Global microchip imperative outstripping supply

‘To get to a supply-demand balance my forecast is 2023’: Mustek CEO David Kan

KEITH McLACHLAN: We now have David Kan, CEO of Mustek. We want to chat around the microchip shortage that’s happening globally. For the listeners’ benefit, microchips don’t just sit within your computers and mobile phones. They sit within your kettles and fridges and cars and everywhere; anything that’s electronic and is half-intelligent and performing a function uses them. So a global microchip shortage is potentially a devastating thing. 

Morning, David, and thanks for joining us. If we can just touch on the big picture – why is there a global microchip shortage if these are such important inputs into so many different things that the modern world uses?

DAVID KAN: Well, I think that ultimately the market prices solely depend on supply and demand. And in the past 12 months demand has shot up tremendously, due to the way that people live – that you have a lot more people working from home, you have a lot more people learning from home and so on and so forth, never mind the new applications such as 5G, artificial intelligence and so on. Those will add to the demand side. 

However, the demand can increase by say, 20, 30% overnight, but the supply or the manufacturing capacity takes time to catch up. I can give you one of the easiest examples: a few months ago the price of a kilogram of ginger jumped to R300, but last weekend I went to Checkers and I think that went back to R60. This is purely driven by supply and demand. As I said, the demand can shoot up, and the manufacturing capacity will take time to catch up. 

KEITH McLACHLAN: What Is your sense in terms of how long it will take the supply side of this equation to catch up with this elevated demand? Are we talking months? Is it going to rebalance later this year, or is it much further out – three to five years out?

DAVID KAN: Unfortunately, I don’t think that the manufacturing capacity can react so efficiently. For example, I’m sure you heard the news that Intel is going to go to a new plant in Arizona. And the whole market thinks this shortage is going to end very soon. But in fact, when you break the ground, making a new factory, till you can get to mass production with the correct yield rate, you are talking about two years, two-and-a-half years. So we don’t see that the shortage of microchips will ease off this year, never mind next year. I think it’s going to last until 2023.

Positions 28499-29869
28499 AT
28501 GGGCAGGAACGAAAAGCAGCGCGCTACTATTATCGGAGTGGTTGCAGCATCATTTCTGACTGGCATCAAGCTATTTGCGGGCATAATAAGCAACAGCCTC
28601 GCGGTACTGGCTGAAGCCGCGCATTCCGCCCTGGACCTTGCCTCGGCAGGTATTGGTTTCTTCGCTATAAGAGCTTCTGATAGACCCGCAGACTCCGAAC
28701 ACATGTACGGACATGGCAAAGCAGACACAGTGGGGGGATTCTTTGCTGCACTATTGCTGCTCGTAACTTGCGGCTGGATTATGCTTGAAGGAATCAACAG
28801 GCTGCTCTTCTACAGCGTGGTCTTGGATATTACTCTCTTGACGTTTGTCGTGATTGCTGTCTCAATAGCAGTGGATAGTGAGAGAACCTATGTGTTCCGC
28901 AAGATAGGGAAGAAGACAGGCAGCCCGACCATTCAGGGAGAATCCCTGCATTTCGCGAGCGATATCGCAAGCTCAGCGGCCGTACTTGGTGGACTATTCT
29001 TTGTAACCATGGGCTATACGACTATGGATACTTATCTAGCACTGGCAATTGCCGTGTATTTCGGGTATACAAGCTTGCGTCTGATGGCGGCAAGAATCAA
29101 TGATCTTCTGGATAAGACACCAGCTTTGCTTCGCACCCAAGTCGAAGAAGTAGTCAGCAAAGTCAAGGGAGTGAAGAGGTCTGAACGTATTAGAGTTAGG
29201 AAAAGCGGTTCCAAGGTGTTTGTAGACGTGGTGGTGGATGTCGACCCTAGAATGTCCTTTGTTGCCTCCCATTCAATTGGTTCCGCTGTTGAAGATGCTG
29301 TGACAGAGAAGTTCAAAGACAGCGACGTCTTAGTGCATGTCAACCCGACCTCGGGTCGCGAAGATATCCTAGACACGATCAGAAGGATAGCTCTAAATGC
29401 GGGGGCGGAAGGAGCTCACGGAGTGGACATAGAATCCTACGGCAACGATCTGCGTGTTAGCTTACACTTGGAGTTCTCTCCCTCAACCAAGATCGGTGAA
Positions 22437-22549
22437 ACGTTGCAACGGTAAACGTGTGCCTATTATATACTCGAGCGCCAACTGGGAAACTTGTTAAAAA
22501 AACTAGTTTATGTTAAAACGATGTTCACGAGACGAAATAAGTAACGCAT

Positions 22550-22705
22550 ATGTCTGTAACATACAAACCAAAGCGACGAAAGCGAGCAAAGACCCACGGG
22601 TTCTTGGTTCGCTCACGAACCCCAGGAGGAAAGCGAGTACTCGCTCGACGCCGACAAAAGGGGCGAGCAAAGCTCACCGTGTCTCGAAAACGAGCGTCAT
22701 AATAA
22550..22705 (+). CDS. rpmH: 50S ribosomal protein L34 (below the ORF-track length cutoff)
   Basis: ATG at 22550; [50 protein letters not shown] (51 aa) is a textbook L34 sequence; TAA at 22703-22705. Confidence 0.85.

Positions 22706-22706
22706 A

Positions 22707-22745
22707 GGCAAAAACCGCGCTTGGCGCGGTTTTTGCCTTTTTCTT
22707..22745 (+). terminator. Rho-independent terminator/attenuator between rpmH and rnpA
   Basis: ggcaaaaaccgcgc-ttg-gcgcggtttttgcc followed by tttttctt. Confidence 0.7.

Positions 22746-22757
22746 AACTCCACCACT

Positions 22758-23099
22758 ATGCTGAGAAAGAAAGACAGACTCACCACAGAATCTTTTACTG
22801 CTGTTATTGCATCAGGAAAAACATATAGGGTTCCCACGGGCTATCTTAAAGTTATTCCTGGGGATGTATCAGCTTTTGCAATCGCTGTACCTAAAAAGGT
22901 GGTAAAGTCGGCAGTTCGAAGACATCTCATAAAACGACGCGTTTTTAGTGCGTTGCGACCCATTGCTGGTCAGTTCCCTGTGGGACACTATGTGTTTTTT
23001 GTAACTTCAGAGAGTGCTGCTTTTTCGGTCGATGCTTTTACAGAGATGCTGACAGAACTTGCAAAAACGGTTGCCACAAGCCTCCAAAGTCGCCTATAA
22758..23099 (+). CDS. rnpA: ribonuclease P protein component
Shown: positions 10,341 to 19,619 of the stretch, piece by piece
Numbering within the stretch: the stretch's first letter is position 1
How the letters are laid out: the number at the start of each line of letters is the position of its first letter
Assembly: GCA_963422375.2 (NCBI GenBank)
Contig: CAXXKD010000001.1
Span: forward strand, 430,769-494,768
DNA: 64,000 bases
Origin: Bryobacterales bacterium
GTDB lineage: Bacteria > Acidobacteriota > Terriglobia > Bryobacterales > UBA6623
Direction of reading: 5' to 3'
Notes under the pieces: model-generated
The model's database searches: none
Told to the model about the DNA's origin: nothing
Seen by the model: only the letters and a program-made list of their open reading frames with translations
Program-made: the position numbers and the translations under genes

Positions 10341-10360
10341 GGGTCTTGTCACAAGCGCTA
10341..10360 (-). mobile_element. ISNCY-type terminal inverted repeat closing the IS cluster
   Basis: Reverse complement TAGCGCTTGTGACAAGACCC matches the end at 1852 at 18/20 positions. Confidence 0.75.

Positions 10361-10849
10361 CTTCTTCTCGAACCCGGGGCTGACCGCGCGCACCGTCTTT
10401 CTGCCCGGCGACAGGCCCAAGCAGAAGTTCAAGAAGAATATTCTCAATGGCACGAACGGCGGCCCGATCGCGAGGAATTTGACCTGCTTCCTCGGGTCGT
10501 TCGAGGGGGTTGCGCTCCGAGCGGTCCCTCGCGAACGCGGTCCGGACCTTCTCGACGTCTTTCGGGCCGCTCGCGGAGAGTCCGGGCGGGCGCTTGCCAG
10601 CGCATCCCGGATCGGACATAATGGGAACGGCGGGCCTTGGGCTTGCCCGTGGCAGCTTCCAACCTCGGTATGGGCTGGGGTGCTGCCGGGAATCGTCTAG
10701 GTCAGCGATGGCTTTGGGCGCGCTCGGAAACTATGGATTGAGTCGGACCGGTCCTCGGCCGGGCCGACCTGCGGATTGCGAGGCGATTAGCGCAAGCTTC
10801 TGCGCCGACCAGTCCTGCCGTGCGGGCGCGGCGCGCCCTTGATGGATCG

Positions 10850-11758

KEITH McLACHLAN: Zooming in a little closer to home, being CEO of Mustek, you deal predominantly in the hardware side of this equation. As a domestic distributor, you will have a supply chain that reaches all the way back into this. A lot of the products you move have microchips in them. How are you finding this affecting your supply chain personally, and how are you managing to trade through this period?

DAVID KAN: Well, obviously you know all prices shoot up owing to the supply constraint. Most products are in allocation. Say, for example, you want to order a hundred units, they can only manage to give you 70 – some lower. So you just have to have, maybe, multiple sources. This guy can give you 30%, that guy can give you 40%, and so you try to get to the number that you want. 

But there’s one thing that is going to magnify or make the shortage even worse. Say, for example, that your manufacturing capacity at the moment is only 10% lower than the total demand, but buyers like ourselves, like any other buyers in the world, will do double- or even triple-booking, which will make the supply gap even bigger, and that is going to push the price higher. 

So in the short term, I think those who are double-booking, triple-booking certainly dominate again; and the market has to cool down. And I think that would take place maybe six months. But to get to a supply-demand balance my forecast is 2023. 

KEITH McLACHLAN: That’s quite a while to wait. It’s a fair point. It is well publicised that there is a shortage. So stockpiling is definitely some of this ramped-up demand and stockpiling itself is not permanent demand, it’s actually temporary.

That was David Kan, CEO of Mustek. Thank you very much for your early morning.

Listen to Thursday’s full MoneywebNOW podcast here.


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